Although employee meetings shouldn’t be undertaken frivolously, they are often the best way to communicate company information such as strategy, direction, big changes and goals.


Before you start your employee meeting agenda, know why you’re having the meeting. Determine the purpose or objective of employee meetings. As part of understanding the objective, discern what do you want employees to know or do after the meeting is over.


After you’ve determined your employee meeting purpose, gather your team to decide the agenda. Shop that agenda around with the objective. Go beyond executives. Solicit feedback from leaders (both managers and individual contributors) in your company. Ask Human Resource (HR) employees, too.

Unless you have something specific to discuss, typical agendas can include:

  • Company strategy, direction, goals, initiatives and progress of these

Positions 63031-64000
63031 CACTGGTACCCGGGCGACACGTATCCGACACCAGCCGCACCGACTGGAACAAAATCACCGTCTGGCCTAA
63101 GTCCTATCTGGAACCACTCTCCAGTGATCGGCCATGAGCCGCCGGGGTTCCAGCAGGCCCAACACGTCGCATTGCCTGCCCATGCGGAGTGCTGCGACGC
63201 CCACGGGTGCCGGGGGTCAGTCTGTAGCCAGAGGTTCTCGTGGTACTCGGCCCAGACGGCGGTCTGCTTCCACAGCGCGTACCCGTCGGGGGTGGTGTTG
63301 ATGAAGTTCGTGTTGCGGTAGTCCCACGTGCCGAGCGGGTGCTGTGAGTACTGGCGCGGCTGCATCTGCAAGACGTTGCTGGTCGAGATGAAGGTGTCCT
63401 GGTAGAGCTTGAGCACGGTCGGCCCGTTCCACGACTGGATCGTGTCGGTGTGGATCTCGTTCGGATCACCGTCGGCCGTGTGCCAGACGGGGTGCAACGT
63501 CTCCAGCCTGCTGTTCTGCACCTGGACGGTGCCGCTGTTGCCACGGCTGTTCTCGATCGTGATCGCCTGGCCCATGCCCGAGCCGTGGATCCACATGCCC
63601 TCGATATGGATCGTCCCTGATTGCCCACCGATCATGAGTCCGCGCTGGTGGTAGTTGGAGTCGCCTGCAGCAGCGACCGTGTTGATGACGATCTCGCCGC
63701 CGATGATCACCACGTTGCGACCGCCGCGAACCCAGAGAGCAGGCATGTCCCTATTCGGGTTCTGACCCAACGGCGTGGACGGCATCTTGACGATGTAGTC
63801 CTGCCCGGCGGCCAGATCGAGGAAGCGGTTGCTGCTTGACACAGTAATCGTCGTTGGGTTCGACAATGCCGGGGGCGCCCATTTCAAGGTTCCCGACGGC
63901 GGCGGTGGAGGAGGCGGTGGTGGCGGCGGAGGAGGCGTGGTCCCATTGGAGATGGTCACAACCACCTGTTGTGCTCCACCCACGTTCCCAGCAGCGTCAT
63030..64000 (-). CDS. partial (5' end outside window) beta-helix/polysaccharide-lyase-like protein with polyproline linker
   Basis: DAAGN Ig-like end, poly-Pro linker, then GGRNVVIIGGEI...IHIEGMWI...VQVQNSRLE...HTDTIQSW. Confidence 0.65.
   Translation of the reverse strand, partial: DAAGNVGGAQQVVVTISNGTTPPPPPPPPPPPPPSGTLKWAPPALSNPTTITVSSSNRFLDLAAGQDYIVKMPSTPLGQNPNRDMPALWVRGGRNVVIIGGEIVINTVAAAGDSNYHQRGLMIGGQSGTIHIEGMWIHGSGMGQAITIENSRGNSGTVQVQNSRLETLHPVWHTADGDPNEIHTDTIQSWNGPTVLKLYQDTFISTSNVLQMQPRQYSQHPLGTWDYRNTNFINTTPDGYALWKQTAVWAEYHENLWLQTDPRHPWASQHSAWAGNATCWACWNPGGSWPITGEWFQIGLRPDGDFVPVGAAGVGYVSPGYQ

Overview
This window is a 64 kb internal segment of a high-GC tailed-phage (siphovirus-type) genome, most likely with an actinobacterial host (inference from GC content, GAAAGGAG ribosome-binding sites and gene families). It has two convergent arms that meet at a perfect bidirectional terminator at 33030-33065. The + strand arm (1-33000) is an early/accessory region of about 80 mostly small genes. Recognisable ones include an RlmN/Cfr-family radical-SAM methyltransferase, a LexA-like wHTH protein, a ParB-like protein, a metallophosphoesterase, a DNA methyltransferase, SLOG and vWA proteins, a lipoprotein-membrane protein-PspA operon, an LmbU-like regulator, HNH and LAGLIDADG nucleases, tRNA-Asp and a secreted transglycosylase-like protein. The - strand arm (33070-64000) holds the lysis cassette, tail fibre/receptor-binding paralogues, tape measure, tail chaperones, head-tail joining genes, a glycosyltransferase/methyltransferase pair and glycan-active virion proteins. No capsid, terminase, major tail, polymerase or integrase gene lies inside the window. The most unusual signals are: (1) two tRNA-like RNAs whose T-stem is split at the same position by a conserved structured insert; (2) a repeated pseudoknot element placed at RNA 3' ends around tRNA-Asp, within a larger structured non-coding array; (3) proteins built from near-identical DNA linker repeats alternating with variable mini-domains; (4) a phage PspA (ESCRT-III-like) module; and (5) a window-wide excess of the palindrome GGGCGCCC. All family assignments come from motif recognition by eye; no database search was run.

• Success and brand stories – why employees should feel good about working there
  • What employees can do about goals and initiatives
  • Networking – leave time for employees to gather and talk

Although we’ll cover it more in format, a portion of your meeting should be interactive. Great speakers usually aren’t just lecturing, they’re involving their audience. The same should hold true for your executives and leaders speaking at employee meetings. They should engage your employees.

Lastly, consider timing. Employees can make it through an hour-long meeting, but it’s harder for them to stay engaged for a two-hour meeting.


The agenda and purpose of your company meeting should decide the format. For example, if you want it to be highly interactive because you have a big change initiative, consider town hall or breaking the meeting up into departments or even smaller teams. Yes, it’s more work, but participation will be better. And the participation is your goal.